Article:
Friday, June 1, 2012

Evolution as a Study in Relativism

There is a lot of talk going on about creationism and evolution. A lot of it is politics, a lot is moneymaking, and another part is just bad science.

I always had the vague feeling that the loud protesting about 6000 years, fossiles and carbon dating overshadows an underlying issue that somehow seemed much more important to me.

After reading the first half of Dawkins' Selfish Gene, I think I can now point to what this issue is, and why I think it matters.

As is always the case with me, it's not so much about content, and more about forms of thinking.

See, when you start to understand what evolution means, it forces you to re-evaluate a few basic concepts. For example, what exactly does it mean to be alive? If life on earth started out as some "replicator molecules", who simply replicated themselves due to their chemical properties - can that be called "life" in a meaningful way? We might hesitate here. On the other hand, looking at the people surrounding me, I'm pretty sure that I can safely label them as "alive".

So somewhere in between, a line needs to be drawn. We need to be able to distinguish between not-alive and alive. A stone and a monkey.

Right? Right?

Well, in fact, no. I don't think so.

I'm sure that we can come up with some definition of life that would allow us to draw a line somewhere. I'm sure that scientists do that all the time. And that is a good thing.

However, I also think that those distinctions do not exist in nature. And evolution is like one big road sign pointing this fact out at every turn. It's like when you walk up a mountain and you're deeply given to all the nice flowers by the side of the road, and then at some point, you turn around, and suddenly you realize how far up you've already gone. It's almost like a shock. No one single step brought you there. It's not fair to say that the last step was the one that changed you from "not-there" to "there". Every little step contributed its part, and by themselves, none of those steps was too impressive. Only when you look at all of them, in the very order that they appeared, do they lead you up the mountain.

And this concept is pretty much unacceptable to any religious mindset, especially the fundamentalist one. For that mindset is deeply rooted in metaphysical, absolute assertions: Life is what god gave to Adam. Good is one thing, evil its opposite. Dogs are dogs, and cats are cats. There can be nothing in-between, so they cannot be related.

And, what matters more, knowledge is either absolute, or it is not knowledge. (In that one regard, I thank the presuppositionalists for being unusually candid about a subject that most christians like to sweep under the rug to some degree.)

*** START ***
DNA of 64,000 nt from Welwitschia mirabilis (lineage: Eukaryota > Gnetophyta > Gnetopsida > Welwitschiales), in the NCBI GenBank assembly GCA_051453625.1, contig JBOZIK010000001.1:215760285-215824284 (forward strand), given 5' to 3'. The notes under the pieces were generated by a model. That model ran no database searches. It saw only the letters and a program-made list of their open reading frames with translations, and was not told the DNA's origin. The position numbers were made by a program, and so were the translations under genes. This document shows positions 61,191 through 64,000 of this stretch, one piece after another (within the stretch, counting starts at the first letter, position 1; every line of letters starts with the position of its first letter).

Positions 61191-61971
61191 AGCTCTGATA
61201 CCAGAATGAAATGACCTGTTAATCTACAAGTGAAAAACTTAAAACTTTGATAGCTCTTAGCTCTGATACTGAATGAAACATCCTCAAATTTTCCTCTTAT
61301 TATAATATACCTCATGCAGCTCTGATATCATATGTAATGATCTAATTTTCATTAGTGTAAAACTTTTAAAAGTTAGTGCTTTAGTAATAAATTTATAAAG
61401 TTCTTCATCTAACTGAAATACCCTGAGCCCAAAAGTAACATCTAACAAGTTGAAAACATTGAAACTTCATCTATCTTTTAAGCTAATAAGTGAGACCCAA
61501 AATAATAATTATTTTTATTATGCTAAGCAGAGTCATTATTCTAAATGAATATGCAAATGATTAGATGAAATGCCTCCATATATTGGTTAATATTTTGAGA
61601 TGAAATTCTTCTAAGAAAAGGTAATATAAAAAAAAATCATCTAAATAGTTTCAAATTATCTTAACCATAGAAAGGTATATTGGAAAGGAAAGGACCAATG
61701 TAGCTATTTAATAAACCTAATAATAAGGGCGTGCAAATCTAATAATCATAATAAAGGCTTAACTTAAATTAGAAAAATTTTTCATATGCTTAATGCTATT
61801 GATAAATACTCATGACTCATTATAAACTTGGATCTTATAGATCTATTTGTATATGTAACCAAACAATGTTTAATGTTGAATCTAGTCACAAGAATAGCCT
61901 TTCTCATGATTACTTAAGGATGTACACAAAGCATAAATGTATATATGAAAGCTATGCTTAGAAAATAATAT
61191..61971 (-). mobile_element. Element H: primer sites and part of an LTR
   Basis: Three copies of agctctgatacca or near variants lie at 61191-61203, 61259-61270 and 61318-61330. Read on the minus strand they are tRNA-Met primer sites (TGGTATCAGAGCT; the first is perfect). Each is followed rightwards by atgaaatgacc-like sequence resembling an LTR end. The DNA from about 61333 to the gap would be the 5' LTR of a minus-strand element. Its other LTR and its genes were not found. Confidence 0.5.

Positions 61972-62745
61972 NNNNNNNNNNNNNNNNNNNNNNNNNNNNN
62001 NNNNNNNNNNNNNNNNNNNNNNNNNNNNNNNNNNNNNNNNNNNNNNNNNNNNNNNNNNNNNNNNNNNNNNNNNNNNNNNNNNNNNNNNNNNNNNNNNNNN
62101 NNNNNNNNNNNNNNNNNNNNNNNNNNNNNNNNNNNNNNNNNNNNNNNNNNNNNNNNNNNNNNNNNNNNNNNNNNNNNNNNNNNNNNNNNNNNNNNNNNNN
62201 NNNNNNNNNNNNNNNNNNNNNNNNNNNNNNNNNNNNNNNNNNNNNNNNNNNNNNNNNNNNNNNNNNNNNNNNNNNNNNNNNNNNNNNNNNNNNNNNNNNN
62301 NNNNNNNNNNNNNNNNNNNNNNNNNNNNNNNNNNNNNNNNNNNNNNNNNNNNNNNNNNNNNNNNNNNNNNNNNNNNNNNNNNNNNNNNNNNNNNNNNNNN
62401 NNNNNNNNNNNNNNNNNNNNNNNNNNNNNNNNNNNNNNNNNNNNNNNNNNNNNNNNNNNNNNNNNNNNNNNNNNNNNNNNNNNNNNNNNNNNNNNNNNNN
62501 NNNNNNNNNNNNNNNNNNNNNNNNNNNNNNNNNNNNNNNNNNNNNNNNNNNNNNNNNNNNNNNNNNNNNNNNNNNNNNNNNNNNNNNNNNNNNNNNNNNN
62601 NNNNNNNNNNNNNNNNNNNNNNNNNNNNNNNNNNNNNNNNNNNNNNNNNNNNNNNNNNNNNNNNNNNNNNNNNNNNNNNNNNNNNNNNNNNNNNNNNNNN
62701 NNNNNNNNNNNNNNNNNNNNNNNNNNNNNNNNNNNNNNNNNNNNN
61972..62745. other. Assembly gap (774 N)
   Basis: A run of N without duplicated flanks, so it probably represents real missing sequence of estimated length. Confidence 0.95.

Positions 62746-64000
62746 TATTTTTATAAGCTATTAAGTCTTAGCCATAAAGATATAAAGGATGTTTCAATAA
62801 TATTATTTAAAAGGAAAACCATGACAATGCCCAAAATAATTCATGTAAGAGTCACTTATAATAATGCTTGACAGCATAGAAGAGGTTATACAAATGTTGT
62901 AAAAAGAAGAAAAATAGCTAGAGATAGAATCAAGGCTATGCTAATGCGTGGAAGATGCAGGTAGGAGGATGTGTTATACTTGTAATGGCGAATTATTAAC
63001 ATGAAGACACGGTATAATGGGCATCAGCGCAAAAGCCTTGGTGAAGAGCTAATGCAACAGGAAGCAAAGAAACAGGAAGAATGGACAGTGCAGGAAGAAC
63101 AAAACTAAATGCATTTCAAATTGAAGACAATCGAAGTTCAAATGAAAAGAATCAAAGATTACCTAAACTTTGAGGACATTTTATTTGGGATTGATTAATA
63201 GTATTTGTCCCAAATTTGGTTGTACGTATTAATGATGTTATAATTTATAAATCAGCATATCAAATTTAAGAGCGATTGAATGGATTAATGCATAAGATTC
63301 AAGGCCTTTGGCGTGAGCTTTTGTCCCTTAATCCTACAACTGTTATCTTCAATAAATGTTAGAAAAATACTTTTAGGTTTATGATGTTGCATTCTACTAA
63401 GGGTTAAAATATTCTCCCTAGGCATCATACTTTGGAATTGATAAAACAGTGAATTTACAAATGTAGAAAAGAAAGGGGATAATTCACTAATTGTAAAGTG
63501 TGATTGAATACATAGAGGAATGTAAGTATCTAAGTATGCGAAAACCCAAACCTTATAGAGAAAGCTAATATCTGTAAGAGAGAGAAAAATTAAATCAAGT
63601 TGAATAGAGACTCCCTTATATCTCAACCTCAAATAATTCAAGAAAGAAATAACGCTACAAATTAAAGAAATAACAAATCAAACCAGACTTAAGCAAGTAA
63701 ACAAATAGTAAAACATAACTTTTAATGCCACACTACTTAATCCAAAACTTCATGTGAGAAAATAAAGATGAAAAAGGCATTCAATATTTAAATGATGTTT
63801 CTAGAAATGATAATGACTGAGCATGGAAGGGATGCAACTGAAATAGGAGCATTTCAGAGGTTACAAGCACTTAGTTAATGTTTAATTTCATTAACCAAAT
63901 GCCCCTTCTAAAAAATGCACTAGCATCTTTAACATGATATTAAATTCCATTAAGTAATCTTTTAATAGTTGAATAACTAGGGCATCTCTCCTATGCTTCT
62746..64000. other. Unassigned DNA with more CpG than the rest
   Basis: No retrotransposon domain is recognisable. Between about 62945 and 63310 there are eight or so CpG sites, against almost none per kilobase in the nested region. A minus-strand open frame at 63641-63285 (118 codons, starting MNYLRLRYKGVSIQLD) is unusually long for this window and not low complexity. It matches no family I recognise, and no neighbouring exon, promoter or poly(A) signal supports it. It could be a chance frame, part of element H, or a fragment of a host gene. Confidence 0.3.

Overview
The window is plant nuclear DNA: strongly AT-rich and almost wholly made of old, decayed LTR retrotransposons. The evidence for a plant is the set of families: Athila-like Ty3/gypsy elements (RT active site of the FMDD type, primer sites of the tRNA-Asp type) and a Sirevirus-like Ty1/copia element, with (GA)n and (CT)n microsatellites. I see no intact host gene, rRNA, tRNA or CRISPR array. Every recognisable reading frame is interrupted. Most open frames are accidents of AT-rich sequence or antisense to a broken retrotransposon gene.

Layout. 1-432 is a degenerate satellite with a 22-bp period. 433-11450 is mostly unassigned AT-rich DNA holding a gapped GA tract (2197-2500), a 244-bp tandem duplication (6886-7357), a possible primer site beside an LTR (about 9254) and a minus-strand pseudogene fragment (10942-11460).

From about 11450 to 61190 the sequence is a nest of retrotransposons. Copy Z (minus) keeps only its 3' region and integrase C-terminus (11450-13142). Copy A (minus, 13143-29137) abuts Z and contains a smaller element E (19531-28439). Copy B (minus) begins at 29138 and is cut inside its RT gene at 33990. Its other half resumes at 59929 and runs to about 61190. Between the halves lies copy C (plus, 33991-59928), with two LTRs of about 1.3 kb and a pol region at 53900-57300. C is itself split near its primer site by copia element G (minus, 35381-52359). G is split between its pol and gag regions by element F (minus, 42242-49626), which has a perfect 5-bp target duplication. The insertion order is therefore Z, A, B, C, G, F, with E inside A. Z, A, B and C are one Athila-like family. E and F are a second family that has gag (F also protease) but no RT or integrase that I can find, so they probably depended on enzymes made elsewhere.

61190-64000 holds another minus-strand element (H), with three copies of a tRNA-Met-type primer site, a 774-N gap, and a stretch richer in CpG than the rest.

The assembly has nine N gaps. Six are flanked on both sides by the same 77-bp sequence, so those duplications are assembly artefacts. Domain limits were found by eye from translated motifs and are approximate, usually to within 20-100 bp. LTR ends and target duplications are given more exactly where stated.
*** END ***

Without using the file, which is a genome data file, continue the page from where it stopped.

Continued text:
When those assertions are shaken - who knows what might happen? Definitely nothing good, wholesome, healthy.

And so it goes, across the whole spectrum of human knowledge. It's not about whether the earth is 6000 years old, or 4 billion. Not really. I mean, sure, that's an interesting and important question, but - in everyday human experience, it doesn't really matter. The earth is not a sphere, either. It can be described, with some accuracy, as something resembling a sphere. But regardless of how accurately you phrase it, there will always remain some margin of error. And that, it seems, is completely unacceptable to our religious friends.

What DOES matter is to what degree you can accept that your knowledge is limited, your concepts are arbitrary, you are always wrong about everything to some degree, and you will eventually die.

Because that's the way to open your mind to new ideas, better theories, better solutions, which might perhaps help humanity survive the challenges that this century has in store for us.


Incidentally, rozeboosje has just explained what I meant by that mountain-climbing metaphor in a very instructive video which you can view here:

Or in other words, evolution is a bit like the distant aunt visiting the family, who sees the family's youngest and goes "Oh my, how much you've grown" (while the child is desperately trying to escape her firm loving grip). And all the while, the child and his family haven't realized how he's grown, because they've been around him all the time and never noticed the bit-by-bit, gradual change that occurred.

No comments:

Post a Comment